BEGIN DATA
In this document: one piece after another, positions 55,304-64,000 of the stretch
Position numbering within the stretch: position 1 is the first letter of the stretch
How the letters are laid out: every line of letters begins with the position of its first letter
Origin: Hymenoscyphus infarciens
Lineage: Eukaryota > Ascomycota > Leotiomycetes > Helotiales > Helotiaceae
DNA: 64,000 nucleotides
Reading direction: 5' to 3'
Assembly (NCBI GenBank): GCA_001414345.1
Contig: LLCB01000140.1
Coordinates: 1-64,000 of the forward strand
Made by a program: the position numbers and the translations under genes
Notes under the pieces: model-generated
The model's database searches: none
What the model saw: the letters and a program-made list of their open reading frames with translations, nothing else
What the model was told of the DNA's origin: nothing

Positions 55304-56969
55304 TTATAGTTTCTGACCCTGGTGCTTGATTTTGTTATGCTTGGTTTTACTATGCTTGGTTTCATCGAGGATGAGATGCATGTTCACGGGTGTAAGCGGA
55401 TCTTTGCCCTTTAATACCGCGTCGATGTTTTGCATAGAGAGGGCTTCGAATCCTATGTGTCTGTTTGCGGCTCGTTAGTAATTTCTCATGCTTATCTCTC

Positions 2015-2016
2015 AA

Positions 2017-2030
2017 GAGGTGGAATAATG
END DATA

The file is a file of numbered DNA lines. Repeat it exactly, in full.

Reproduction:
In this document: one piece after another, positions 55,304-64,000 of the stretch
Position numbering within the stretch: position 1 is the first letter of the stretch
How the letters are laid out: every line of letters begins with the position of its first letter
Origin: Hymenoscyphus infarciens
Lineage: Eukaryota > Ascomycota > Leotiomycetes > Helotiales > Helotiaceae
DNA: 64,000 nucleotides
Reading direction: 5' to 3'
Assembly (NCBI GenBank): GCA_001414345.1
Contig: LLCB01000140.1
Coordinates: 1-64,000 of the forward strand
Made by a program: the position numbers and the translations under genes
Notes under the pieces: model-generated
The model's database searches: none
What the model saw: the letters and a program-made list of their open reading frames with translations, nothing else
What the model was told of the DNA's origin: nothing

Positions 55304-56969
55304 TTATAGTTTCTGACCCTGGTGCTTGATTTTGTTATGCTTGGTTTTACTATGCTTGGTTTCATCGAGGATGAGATGCATGTTCACGGGTGTAAGCGGA
55401 TCTTTGCCCTTTAATACCGCGTCGATGTTTTGCATAGAGAGGGCTTCGAATCCTATGTGTCTGTTTGCGGCTCGTTAGTAATTTCTCATGCTTATCTCTC

Positions 2015-2016
2015 AA

Positions 2017-2030
2017 GAGGTGGAATAATG